Role in Popular Culture

Macs are commonly regarded as the “anti-PC” in society, and Apple does not shy from this comparison.  To underpin its straightforward marketing approach, the website includes a video section that grants any Web user instant access to every Apple television ad, past and present.  By doing so, Apple shows itself eager to cultivate the Mac’s perceived role as the alternative to the PC world.

The company’s most recent TV commercials center around the backlash against Microsoft’s Windows Vista and overtly reference its alleged inferiority to the Mac OS X Leopard.  The ads portray two men who serve as foils to the PC (a conniving, bespectacled middle-aged man dressed in corporate business attire) and the Mac (a friendly, fashionably dressed young adult played by famous actor Justin Long).   The rhetoric involved with these advertisements encourages a stereotype that Mac users are “hip” and have their finger more closely on the pulse of today’s generation, whereas PC users are outdated, stodgy, and/or square.

Some have argued that Apple’s campaign strategy is snobby and elitist for stereotyping PC users in this manner, and as such can be interpreted as somewhat anticompetitive.  But to the company’s credit, it is upfront and uncompromising in its stance, and this ultimately displays Apple as a company that is highly confident in the quality of its products.

Ethos and Credibility

Given the reputation that precedes a company such as Apple, one would assume that the contents of its website are credible.  But it does help to consider the website’s content in the context of Apple’s established role in society.  As we have previously mentioned, Apple’s unrivaled innovation in computer technology has entrenched the brand name so firmly in popular culture that it commands a role of authority in its field practically by default.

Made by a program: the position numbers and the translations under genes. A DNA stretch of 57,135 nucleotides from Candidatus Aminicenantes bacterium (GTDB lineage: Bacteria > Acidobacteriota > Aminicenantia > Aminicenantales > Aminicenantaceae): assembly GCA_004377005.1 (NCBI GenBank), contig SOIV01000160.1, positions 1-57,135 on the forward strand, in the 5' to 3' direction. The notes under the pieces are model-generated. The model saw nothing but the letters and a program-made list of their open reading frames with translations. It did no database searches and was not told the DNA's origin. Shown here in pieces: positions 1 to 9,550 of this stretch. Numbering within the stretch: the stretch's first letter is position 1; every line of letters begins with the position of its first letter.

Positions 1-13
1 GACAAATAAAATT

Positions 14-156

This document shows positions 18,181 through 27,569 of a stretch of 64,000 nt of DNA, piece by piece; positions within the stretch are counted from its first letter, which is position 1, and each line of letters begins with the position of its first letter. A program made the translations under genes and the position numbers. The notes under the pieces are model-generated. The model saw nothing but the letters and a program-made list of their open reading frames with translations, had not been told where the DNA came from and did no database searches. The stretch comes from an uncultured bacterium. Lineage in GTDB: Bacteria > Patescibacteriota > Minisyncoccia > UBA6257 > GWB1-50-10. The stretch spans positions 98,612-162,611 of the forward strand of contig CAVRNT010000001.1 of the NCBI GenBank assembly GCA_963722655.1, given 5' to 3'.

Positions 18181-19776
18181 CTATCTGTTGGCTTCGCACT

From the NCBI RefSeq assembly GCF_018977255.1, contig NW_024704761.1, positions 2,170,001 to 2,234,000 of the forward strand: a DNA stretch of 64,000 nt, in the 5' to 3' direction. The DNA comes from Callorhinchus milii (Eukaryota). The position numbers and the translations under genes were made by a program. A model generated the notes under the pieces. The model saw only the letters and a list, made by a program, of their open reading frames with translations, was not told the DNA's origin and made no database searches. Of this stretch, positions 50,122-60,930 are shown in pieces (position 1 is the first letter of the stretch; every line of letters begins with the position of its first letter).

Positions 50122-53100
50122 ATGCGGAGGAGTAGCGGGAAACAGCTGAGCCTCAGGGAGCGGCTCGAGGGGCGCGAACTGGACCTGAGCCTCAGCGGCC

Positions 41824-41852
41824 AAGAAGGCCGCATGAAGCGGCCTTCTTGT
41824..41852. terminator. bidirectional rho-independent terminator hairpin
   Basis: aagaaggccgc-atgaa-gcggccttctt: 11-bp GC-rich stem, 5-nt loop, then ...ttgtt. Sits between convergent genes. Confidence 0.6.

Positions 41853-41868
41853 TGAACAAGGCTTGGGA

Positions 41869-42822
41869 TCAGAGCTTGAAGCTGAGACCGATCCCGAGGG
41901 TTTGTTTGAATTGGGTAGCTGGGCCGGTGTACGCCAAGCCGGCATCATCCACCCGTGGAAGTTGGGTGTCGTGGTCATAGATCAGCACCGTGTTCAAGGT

The iPod, which some have labeled the watershed for Apple’s post-millennial success, has become a landmark of popular culture and has given rise to the “MP3 generation.”  In effect, Apple has essentially reinvented the entire model of today’s music business.  The company later capitalized upon the iPod’s success with the iPhone, the first all-touch-screen multipurpose phone.  Evidence of Apple’s monumental success and influence can be seen everywhere today—specifically in “iPod copycat” MP3 players (such as Microsoft’s Zune) and the proliferation of iPhone-esque touch-screen phones (affectionately referred to as iFakes).

Additionally,’s sleek site interface and uniform stylization of font and color lend Apple a professional aura and make the website easy to read—not to mention that typographical errors are entirely absent.  It appears that ample time was put into the site’s design to maximize its correlation with the intuitive nature of the products detailed within.

Conclusion is orderly and comprehensive.  It provides a wealth of information related not only to Apple’s computers and operating systems, but also to its accessories such as iTunes, the iPod, and the iPhone.  This all-inclusive format makes it clear that Apple considers itself to be much more than just a computer company.  It also provides direct access to free software updates and downloads and includes an organized support section that leaves no question unanswered.

The only area of concern with Apple is its marketing strategy, which could be construed as unethical or anticompetitive.  In 2008, Apple easily outpaced Microsoft in net sales (compare Apple’s 35% increase with Microsoft’s 18%), and feedback generally favored Mac OS X Leopard over Windows Vista.  Despite having prevailed over Microsoft in recent times, Apple still felt compelled to run the aforementioned string of anti-PC “attack ads.”  Considering Microsoft was busy gearing their ads toward Seinfeld fans and its own dissatisfied Vista users, Apple was quickly subjected to accusations of elitism, unfair tactics, and smug intentions.

Overall, though, Apple’s website unquestionably achieves its rhetorical goals.  The site’s savvy design and flawless organization echo the company’s intentions to satisfy the needs of its audience and further bolster brand loyalty, all the while remaining receptive to newcomers and converts.